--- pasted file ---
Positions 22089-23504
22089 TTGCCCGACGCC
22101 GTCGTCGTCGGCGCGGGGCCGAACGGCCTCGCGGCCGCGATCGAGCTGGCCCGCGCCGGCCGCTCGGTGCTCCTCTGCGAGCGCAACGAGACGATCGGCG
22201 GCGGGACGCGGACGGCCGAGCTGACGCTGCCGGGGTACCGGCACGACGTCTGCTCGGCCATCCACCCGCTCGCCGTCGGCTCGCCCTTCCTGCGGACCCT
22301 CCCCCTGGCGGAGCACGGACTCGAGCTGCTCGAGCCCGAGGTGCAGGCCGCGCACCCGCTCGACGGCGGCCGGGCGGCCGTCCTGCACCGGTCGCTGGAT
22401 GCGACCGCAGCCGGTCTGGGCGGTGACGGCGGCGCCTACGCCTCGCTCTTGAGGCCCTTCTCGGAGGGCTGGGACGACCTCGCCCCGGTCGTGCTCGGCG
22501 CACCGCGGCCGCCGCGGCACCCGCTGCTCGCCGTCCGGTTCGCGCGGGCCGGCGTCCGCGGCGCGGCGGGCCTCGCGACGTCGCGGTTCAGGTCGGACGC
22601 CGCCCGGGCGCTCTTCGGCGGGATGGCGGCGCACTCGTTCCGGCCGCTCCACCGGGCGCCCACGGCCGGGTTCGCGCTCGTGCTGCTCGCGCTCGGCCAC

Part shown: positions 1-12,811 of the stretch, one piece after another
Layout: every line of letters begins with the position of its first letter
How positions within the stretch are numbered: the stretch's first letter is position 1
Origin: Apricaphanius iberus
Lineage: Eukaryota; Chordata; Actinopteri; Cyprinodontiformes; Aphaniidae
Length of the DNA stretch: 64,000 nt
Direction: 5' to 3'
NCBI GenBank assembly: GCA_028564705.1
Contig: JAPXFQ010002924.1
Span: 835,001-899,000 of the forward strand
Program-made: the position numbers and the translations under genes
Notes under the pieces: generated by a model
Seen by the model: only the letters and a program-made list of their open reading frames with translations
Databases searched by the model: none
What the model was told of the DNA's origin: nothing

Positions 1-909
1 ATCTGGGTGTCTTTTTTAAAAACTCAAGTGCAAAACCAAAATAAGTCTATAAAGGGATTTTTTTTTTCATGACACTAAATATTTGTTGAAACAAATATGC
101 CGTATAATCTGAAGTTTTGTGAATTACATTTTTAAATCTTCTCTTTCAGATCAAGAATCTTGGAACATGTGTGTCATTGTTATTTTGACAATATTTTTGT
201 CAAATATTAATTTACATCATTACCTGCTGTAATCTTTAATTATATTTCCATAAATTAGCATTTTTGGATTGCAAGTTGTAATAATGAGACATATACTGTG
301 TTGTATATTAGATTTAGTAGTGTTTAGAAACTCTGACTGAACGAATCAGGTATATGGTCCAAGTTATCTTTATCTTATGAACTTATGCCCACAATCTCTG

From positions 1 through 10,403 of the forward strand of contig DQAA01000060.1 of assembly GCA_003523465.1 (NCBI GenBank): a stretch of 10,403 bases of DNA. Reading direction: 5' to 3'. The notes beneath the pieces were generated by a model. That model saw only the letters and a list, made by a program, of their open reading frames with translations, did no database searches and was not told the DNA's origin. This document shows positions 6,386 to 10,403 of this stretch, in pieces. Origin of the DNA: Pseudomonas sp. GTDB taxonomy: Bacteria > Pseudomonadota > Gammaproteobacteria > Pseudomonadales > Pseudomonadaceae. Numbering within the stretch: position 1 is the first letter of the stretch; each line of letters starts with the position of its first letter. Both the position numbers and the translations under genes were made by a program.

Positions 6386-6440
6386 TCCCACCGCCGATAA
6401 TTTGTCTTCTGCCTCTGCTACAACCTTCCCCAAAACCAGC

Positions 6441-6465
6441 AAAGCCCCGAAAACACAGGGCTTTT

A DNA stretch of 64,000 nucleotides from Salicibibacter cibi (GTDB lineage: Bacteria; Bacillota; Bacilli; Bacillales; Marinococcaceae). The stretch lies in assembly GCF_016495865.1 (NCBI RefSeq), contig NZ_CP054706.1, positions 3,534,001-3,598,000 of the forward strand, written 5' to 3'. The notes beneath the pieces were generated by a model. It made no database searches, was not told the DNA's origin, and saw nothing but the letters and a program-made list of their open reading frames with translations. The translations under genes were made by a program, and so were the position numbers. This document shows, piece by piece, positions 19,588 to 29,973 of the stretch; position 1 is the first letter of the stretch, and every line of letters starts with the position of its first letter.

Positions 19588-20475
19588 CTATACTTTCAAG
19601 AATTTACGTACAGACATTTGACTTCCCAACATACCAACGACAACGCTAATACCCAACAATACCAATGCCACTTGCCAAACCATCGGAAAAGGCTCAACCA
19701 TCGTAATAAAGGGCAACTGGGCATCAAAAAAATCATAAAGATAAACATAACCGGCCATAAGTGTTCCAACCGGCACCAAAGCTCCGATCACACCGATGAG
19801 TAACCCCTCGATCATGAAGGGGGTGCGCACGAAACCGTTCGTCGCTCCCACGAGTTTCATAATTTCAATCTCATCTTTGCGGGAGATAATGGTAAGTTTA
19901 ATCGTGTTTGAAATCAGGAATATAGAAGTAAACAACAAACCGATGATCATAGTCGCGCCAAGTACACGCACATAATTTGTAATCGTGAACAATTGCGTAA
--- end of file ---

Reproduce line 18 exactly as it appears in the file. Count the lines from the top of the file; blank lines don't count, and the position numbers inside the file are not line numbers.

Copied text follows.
Span: 835,001-899,000 of the forward strand